Reader question: My name is not on the deed of our home. My spouse put the house up for sale after 22 years. Am I entitled to half the profits of the deal?
Monty's answer: Ten states embrace marital property law. During a marriage in these states, all assets and debts acquired are "community property." Information here is lacking to provide a quality answer, and there are many variables to consider. Issues such as the location of the home, your marital status when the house was purchased, the existence of a prenuptial agreement and a host of other issues will affect the answer.
Seek legal advice
Depending upon the circumstances, if you live in a marital property state, you may be entitled to share in the proceeds. If you do not have an attorney, this link suggests a practical method for finding a competent attorney. The article mentions a real estate attorney, but the methodology is identical for a divorce attorney. Many divorcing people believe that each person should have an attorney.
The marital property states
Alaska, Arizona, California, Idaho, Louisiana, Nevada, New Mexico, Texas, Washington and Wisconsin are marital property states. In Alaska, a couple must choose the common-law property route by signing a marital property agreement either before or during their marriage. In the other nine states, there is no document necessary.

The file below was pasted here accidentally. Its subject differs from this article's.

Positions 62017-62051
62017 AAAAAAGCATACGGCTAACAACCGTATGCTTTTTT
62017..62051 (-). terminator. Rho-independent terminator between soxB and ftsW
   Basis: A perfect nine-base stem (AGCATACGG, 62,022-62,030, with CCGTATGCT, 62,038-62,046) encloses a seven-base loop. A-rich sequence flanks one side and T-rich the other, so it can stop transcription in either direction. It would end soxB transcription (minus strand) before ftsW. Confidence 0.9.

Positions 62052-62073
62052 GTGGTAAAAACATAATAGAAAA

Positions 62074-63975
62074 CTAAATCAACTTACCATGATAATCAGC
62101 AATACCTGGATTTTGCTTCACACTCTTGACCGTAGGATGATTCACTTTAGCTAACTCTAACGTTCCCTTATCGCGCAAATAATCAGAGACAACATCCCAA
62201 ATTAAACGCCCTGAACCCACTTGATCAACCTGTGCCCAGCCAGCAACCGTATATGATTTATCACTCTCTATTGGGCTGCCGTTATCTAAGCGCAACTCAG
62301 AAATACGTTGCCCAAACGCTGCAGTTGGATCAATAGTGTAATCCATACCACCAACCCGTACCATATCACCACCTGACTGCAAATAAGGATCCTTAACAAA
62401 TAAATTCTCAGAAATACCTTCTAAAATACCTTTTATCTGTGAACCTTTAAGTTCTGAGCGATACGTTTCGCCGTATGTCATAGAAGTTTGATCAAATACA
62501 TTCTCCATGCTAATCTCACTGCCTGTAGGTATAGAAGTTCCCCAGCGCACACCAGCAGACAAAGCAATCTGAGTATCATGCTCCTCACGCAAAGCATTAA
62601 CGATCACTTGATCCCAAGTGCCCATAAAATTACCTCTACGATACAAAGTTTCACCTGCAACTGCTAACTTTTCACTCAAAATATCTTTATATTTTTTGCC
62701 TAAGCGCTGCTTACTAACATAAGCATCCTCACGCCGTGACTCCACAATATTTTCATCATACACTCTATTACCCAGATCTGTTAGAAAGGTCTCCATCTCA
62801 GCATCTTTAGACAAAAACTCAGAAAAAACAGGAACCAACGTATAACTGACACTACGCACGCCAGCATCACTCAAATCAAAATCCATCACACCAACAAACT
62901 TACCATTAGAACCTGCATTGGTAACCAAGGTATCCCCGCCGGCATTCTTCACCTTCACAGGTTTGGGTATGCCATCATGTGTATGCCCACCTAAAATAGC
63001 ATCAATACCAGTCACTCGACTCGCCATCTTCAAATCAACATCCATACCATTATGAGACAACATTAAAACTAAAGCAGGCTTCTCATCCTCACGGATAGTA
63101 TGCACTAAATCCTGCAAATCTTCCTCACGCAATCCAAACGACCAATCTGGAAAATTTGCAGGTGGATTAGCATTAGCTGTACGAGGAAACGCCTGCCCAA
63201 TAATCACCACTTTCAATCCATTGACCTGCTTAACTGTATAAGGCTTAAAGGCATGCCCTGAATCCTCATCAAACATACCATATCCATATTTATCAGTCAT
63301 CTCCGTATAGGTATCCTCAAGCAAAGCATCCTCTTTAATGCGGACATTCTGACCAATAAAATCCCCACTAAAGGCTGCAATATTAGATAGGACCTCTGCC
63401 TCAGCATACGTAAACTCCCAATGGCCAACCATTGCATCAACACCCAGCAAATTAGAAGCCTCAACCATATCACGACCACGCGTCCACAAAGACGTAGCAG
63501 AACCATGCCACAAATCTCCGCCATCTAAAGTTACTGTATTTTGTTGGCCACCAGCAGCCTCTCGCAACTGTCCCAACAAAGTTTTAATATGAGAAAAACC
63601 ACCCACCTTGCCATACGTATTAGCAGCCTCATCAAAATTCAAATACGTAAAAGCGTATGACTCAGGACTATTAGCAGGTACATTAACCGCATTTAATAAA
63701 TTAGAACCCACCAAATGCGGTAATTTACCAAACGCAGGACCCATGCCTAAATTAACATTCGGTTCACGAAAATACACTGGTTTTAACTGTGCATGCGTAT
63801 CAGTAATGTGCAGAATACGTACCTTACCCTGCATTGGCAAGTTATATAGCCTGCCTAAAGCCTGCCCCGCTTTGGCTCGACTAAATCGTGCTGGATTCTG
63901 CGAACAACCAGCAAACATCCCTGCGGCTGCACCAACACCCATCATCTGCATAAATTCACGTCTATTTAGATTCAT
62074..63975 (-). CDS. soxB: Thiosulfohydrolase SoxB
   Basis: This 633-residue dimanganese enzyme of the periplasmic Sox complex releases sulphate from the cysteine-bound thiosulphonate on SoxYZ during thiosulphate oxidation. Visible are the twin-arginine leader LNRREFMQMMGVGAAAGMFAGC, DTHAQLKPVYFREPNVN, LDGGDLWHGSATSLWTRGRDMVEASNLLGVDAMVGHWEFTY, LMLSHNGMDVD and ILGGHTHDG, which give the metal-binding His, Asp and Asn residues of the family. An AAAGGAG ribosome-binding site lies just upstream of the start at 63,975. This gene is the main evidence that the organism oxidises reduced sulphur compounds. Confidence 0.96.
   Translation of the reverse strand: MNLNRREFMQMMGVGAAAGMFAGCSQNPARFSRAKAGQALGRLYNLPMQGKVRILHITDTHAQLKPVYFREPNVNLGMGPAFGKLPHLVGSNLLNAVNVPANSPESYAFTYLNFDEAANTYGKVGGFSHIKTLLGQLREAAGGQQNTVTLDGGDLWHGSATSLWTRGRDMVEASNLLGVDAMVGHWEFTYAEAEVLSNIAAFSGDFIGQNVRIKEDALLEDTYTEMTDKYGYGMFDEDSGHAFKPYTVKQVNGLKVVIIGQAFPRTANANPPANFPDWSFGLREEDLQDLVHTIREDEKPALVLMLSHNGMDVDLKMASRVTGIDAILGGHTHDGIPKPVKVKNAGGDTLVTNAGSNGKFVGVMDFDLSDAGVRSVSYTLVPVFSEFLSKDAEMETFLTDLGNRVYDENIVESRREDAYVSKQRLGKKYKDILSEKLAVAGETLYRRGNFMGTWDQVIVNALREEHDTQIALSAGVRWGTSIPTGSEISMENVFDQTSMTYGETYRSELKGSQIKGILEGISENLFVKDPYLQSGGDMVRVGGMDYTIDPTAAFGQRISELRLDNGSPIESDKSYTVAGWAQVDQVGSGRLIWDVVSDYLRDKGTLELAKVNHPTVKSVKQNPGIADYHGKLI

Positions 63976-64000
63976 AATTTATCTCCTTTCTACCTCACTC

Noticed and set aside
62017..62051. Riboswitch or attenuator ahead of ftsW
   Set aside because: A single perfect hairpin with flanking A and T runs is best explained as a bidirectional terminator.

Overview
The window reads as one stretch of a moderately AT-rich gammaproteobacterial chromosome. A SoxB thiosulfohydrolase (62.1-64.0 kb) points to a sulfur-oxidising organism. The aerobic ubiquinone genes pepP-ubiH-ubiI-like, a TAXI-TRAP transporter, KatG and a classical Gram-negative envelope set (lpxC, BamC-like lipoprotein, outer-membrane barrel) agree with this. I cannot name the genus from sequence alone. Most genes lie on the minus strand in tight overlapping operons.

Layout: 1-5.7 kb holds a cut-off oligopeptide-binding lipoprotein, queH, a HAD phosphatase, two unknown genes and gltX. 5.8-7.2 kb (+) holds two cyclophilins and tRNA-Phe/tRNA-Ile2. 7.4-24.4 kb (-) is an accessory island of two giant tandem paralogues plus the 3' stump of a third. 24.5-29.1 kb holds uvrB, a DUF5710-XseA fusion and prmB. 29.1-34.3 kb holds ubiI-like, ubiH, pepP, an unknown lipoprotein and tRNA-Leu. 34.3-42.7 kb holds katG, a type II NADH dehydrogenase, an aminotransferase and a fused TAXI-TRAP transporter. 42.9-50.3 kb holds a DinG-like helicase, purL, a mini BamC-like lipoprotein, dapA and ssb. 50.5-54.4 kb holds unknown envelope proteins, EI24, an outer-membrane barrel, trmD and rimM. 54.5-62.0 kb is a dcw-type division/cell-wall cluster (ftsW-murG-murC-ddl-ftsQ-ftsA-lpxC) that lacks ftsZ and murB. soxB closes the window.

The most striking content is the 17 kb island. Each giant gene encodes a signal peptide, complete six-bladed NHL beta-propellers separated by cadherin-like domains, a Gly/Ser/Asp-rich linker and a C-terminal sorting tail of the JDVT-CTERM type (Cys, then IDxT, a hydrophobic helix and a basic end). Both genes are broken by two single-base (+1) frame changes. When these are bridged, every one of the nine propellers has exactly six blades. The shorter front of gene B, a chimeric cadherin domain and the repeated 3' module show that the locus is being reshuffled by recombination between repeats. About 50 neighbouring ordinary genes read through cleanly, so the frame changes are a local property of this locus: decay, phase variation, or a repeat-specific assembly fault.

Common law vs. Separate property law
Marital property states decree both spouses share assets and debts created during the marriage equally (50/50). Assets acquired before the wedding that is owned by either party is separate property. The non-marital states take a different approach, which can vary widely from state to state. Their laws state any earnings or debts originating during a marriage will be separate property. Even if there is no marital property law, you may be entitled to some of the proceeds depending on the circumstances.
According to LegalMatch.com, which contains essential information on this subject, the parties generally cannot choose a location to file for divorce. Some may attempt this tactic to yield a more favorable distribution. They are usually limited to presenting their case in the jurisdiction where they live.
If you cannot afford an attorney, another source to consider is a meditation center. Here is a link to the National Association For Community Mediation. Ask your spouse if they are willing to mediate the issue. A divorce court will require mediation in many states. If the two of you can work together to reach a fair agreement, this option may be faster and at considerable cost savings.
Invest the time
No one knows the future. If you take the time now, one is far less likely to feel mistreated if the relationship comes to an end. If you are interested in the history of how these laws came to be, here is a link to a PDF file that offers an interesting explanation.
Richard Montgomery is the author of "House Money - An Insider’s Secrets to Saving Thousands When You Buy or Sell a Home." He is a real estate industry veteran who advocates industry reform and offers readers unbiased real estate advice. Find him at DearMonty.com.